U must protect

Not all groups funded by student services fees are created equal; some must be particularly protected by the University. The pending lawsuit against the University, filed by five University students, threatens the structure of student services fees. The plaintiffs oppose paying for certain student groups, saying they “engage in political and/or ideological advocacy.”
While this lawsuit could possibly make student services fees optional, it is important to remember that not every organization is ideological in nature. Some organizations such as The Minnesota Daily, Radio K, Boynton Health Service, the recreation centers, the student centers and Student Legal Services provide essential services to the entire University community. The large number of programs offered by these organizations and their ideological independence place them in a position to serve a wide variety of students.
Consider one of these institutions, Boynton Health Service. During the 1997-1998 school year Boynton gave 2,000 flu shots, distributed 90,000 condoms and trained over 120 students in peer education programs, just to name a few of Boynton’s successes. With the help of student services fees, a number of these services are free to students.
Student services fees also go to the student centers — Coffman Union and the St. Paul Student Center. Both centers have study areas, cafeterias, concerts, organized activities such as the Winter Festival and movie theaters that preview new releases and showcase older films. With such a wide variety of activities every student should be able to find something to do at the student centers.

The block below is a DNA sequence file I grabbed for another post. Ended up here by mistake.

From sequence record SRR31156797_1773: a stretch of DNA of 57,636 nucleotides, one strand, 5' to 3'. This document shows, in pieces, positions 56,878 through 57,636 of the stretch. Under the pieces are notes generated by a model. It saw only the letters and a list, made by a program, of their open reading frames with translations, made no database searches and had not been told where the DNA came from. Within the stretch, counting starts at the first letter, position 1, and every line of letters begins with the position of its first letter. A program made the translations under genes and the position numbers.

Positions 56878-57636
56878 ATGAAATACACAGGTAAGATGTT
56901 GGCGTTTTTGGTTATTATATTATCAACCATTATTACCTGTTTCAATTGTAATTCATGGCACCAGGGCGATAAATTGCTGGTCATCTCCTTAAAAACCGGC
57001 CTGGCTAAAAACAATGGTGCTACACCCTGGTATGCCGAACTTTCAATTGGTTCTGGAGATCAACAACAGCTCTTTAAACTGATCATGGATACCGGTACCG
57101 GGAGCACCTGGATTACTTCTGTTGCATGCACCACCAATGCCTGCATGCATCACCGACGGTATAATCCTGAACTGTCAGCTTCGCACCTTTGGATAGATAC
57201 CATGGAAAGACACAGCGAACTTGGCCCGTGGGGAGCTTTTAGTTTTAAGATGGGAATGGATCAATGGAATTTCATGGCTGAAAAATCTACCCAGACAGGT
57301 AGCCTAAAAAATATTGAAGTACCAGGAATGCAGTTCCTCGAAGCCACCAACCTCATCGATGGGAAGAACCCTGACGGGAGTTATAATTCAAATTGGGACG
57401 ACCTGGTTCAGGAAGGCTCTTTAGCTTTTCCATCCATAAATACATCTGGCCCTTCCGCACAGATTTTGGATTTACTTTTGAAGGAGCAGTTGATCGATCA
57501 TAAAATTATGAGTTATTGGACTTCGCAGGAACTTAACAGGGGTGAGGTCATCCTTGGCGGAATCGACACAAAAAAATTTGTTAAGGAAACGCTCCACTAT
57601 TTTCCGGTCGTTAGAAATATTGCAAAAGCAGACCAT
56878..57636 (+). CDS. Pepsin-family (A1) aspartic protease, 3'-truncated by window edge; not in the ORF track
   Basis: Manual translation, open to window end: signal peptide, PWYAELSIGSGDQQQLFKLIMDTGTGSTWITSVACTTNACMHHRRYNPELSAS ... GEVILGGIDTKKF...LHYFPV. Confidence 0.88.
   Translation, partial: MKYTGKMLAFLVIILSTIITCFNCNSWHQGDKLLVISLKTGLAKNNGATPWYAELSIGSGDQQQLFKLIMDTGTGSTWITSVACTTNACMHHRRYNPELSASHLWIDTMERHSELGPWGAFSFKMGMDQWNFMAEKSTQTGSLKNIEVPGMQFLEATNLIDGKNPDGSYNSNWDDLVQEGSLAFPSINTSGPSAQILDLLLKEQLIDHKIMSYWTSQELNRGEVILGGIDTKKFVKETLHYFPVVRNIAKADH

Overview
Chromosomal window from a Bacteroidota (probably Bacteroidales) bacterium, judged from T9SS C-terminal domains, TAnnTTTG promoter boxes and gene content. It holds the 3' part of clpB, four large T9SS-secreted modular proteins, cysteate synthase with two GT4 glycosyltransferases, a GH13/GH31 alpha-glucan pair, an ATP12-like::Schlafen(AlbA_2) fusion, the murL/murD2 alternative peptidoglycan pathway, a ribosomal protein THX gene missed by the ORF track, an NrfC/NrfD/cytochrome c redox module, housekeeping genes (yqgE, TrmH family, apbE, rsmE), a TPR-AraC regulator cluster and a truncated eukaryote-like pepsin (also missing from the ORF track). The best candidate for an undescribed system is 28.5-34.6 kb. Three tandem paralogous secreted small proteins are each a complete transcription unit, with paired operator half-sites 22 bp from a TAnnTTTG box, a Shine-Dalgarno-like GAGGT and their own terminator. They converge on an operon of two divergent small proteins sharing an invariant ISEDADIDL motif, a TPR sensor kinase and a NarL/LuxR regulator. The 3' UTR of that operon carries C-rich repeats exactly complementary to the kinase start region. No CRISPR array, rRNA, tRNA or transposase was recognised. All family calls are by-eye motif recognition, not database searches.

A biannual survey of approximately 500 students by the fees committee demonstrated the importance of these organizations. Of all students surveyed in 1996, 93.7 percent gave Boynton the highest rating at medium to high priority. Fifty-four percent said they use the recreational centers for self-service sports, with 58 percent agreeing to maintain the current fee system. Regarding the Daily, 64 percent read the paper more than once a week, with 53 percent satisfied with the current rates. In comparison only 15 percent put student governing bodies as high priority.
Should the lawsuit succeed, the non-ideological groups should not suffer the same losses as organizations that focus on particular groups of students, e.g., cultural centers, religious organizations and political groups. If these non-ideological organizations lose funding, drastic measures will need to be taken. Tom Madison, controller for the Daily, said, “If the revenue that we receive from student fees were cut down to zero, The Minnesota Daily would be devastated.”
The University must begin preparing for the worst. Any community requires certain services to survive — the news must be reported, the sick and injured must be tended to and recreational and entertainment facilities must be available. If the lawsuit ends in favor of the plaintiffs, appropriate changes should be made to the student services fees structure. In the end, the non-ideological organizations should still warrant a mandatory fee or the University should pick up the cost in order to ensure the security of these essential institutions.